A Jump Start and Road Map for Student Writers
For every class I conduct, it is composing—the act of discovering, constructing, and shaping meaning—that gives life and form to what my students and I do.
—Sondra Perl 1
As a writing teacher, I agree with Sondra Perl. Teaching students to compose is our business, and giving life and form to the act of discovering, constructing and shaping meaning is what teaching writing is all about. Therefore, any strategy—no matter how unusual or unsuitable it might appear on the surface—that helps me to help my students compose effective papers is a pedagogical tactic worth sharing with my colleagues.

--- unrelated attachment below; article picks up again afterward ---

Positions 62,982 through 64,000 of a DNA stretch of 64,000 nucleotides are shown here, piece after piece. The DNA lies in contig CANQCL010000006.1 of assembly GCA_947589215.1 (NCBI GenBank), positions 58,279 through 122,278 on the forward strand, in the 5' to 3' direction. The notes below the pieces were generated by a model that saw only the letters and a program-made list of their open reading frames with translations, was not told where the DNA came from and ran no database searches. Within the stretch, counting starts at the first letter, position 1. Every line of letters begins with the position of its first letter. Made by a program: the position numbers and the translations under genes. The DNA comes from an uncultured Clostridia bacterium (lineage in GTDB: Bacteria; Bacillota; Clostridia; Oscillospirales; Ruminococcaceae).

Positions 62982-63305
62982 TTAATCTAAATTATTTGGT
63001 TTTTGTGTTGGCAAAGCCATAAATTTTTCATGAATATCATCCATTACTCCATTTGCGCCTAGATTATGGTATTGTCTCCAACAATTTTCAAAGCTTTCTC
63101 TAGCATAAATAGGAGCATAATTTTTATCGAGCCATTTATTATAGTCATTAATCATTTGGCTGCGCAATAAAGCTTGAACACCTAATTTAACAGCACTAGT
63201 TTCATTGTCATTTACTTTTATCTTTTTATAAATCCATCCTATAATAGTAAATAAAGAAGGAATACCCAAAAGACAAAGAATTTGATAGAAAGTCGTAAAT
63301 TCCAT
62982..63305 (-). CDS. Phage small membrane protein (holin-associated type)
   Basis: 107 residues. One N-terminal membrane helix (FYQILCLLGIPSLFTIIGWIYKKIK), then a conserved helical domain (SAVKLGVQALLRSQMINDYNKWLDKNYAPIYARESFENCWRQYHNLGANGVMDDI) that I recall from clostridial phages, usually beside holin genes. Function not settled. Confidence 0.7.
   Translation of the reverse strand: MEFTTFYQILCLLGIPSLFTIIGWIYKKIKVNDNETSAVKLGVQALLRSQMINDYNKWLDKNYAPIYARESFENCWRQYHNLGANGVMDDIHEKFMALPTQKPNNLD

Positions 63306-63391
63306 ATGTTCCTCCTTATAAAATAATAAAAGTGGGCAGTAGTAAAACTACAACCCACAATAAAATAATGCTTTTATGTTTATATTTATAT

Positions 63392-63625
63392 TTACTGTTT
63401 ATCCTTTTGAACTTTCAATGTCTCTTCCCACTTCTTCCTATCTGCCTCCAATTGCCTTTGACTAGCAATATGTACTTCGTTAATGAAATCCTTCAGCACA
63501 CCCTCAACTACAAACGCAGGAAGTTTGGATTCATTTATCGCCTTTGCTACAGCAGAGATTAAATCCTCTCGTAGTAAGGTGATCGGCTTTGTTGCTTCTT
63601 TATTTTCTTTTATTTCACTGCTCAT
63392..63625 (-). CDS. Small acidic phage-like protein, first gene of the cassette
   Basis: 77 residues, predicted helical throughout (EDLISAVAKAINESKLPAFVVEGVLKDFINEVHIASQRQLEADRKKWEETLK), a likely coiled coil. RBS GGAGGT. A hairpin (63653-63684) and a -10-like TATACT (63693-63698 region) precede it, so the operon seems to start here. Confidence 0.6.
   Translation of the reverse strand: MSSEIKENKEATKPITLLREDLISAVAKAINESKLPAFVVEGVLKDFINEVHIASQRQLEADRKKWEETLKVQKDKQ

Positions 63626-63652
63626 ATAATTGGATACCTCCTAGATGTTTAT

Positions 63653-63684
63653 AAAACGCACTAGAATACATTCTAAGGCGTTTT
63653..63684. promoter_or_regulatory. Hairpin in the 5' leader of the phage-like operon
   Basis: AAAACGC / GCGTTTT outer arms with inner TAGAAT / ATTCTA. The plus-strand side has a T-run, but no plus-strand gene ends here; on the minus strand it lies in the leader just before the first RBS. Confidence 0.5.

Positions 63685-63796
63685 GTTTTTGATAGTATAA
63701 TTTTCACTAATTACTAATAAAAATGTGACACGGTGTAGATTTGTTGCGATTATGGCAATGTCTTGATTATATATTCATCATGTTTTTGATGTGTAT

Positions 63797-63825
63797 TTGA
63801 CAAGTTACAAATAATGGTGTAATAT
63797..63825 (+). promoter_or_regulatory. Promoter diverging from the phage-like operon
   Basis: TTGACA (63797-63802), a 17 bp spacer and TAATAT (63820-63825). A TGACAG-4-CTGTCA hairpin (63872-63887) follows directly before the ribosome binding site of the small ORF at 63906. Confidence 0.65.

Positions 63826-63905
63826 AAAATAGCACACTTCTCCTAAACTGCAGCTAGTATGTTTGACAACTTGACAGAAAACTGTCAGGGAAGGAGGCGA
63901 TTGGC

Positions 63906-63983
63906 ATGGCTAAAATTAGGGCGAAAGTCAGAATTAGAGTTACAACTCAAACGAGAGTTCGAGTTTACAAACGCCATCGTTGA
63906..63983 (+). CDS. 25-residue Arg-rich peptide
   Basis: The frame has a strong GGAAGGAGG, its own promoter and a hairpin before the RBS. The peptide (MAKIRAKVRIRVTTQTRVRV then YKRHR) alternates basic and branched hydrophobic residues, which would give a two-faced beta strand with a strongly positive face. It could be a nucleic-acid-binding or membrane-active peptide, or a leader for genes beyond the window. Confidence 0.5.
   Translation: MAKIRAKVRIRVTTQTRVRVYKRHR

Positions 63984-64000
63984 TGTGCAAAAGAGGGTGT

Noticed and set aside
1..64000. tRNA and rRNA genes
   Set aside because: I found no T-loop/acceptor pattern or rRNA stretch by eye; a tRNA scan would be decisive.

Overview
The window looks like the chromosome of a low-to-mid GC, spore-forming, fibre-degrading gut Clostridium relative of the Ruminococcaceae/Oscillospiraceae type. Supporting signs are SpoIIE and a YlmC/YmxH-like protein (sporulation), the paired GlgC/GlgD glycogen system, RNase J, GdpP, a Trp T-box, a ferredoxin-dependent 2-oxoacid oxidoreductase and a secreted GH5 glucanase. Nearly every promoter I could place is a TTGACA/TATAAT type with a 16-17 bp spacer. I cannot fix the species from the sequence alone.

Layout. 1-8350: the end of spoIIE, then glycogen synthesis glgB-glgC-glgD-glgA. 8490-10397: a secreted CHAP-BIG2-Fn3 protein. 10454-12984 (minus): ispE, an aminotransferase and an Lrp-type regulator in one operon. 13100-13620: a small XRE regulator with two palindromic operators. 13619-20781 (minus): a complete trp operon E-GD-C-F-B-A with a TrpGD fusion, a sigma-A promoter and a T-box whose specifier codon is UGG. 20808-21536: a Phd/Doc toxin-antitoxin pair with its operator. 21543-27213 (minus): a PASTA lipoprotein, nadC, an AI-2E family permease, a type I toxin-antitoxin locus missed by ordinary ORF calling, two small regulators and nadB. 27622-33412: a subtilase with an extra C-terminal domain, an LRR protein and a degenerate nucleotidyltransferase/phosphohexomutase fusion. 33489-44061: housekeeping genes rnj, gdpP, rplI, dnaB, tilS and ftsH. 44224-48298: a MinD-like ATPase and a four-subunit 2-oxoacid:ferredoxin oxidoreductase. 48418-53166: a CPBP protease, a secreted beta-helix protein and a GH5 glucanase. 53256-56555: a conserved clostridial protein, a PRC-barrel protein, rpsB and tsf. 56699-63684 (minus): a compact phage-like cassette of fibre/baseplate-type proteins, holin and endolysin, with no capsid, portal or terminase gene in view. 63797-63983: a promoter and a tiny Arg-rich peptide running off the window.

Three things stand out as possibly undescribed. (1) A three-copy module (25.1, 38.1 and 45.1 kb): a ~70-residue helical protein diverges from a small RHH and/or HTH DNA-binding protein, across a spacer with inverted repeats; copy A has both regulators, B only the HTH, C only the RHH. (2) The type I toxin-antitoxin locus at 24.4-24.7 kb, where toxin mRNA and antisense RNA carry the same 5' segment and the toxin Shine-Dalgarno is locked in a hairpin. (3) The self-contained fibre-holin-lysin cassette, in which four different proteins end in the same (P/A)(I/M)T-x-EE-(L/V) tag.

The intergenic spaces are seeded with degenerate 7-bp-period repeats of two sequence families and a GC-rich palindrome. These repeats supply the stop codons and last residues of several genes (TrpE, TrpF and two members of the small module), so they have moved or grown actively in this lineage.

Critical theories, which have been traditionally regarded as ways of thinking about and examining texts and, more to the point, as ways of talking and writing analytically about such texts, seem, at first glance, to be just such an out-of-place strategy. Recently, however, a number of scholars have begun to study possible pedagogical links between the structuring of prevailing theories and the cognitive processes involved in the acts of reading and writing. For example, at the annual American Reading Forum in 1993, James B. King presented a case study describing the results of his use of specific critical theories to help students analyze texts in a masters'-level reading course designed for high school teachers. 2 Earlier, in 1989, Richard W. Paul's report, “Two Conflicting Theories of Knowledge, Learning, and Literacy: The Didactic and the Critical, ” explored in part the relationship between knowledge and thinking and suggested connections between critical thinking skills and the